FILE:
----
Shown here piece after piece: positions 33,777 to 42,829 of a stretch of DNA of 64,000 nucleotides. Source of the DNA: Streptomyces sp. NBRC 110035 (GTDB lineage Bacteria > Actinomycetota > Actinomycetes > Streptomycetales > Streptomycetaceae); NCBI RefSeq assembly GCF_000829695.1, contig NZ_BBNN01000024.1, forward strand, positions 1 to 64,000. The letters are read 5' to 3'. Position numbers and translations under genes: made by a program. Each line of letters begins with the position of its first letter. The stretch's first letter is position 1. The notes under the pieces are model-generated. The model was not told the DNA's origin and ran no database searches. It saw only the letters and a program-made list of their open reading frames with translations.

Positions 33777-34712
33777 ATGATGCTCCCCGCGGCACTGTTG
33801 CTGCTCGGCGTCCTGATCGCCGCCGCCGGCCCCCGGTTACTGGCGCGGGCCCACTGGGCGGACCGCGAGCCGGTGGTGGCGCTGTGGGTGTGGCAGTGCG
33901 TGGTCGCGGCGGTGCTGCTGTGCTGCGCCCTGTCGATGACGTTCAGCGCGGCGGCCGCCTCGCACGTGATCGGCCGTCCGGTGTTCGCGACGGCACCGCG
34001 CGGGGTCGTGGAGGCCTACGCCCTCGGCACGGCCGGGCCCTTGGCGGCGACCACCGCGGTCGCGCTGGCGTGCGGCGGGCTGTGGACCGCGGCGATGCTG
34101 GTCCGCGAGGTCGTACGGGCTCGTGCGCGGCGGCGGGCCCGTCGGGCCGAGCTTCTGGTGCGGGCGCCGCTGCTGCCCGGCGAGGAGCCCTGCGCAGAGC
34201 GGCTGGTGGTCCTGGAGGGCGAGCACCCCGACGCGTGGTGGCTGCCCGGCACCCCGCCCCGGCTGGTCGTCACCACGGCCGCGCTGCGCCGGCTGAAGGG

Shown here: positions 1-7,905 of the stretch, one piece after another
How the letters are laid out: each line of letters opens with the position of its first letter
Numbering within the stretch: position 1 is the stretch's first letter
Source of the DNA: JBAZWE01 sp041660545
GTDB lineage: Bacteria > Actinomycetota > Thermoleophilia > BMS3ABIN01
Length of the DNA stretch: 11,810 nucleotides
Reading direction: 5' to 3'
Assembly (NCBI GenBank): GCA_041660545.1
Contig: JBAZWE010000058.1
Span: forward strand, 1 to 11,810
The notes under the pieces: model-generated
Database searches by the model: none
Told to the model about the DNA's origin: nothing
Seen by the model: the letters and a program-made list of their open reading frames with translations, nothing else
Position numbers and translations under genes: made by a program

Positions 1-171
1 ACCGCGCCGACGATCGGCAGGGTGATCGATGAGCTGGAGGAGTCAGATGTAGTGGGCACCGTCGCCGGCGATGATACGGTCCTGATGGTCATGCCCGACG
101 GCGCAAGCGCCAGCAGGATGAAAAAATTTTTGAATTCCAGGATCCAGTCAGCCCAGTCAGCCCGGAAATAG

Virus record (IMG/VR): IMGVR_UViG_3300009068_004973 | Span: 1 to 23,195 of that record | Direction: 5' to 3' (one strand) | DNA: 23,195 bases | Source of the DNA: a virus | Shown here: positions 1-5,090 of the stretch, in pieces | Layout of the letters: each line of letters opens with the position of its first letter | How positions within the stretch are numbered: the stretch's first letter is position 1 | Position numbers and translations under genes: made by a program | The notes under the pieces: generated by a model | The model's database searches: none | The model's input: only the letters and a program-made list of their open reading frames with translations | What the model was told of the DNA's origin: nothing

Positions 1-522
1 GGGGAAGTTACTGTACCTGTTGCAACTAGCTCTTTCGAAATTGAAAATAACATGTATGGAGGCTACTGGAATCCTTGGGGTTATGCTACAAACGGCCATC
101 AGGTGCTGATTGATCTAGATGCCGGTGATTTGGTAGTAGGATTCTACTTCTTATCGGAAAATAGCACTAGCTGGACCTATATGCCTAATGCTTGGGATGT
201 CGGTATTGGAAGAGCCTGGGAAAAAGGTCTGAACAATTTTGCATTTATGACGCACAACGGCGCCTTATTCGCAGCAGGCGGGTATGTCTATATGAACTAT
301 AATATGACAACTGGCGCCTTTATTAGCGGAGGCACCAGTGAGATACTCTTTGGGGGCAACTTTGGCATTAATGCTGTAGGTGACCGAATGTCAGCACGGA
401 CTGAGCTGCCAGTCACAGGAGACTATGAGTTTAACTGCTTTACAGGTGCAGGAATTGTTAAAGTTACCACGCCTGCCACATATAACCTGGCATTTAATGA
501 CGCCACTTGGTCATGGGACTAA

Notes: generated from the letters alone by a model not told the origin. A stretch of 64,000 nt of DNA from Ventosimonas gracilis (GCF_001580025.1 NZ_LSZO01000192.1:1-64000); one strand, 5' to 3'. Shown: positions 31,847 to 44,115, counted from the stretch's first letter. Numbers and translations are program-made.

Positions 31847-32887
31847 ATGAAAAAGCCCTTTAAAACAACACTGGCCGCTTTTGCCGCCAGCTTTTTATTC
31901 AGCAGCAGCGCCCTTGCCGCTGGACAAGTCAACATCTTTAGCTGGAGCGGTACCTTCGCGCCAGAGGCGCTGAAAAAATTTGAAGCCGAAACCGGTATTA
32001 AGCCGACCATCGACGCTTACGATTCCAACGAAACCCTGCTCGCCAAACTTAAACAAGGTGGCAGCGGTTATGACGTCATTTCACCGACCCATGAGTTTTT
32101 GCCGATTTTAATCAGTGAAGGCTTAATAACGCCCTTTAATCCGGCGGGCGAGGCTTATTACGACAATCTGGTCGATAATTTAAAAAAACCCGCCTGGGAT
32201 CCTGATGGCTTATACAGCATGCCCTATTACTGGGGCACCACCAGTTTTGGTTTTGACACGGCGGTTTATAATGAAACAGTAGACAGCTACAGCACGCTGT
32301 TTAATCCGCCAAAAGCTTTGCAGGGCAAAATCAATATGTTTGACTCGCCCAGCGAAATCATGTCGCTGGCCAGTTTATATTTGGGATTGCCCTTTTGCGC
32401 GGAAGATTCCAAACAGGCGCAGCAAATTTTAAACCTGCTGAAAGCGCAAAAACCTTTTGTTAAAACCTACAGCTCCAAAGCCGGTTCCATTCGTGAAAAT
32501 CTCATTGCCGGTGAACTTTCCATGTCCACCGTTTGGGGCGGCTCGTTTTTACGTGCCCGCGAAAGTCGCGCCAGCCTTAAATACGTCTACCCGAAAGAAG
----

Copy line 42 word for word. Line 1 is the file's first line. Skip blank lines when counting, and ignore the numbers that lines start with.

32301 TTAATCCGCCAAAAGCTTTGCAGGGCAAAATCAATATGTTTGACTCGCCCAGCGAAATCATGTCGCTGGCCAGTTTATATTTGGGATTGCCCTTTTGCGC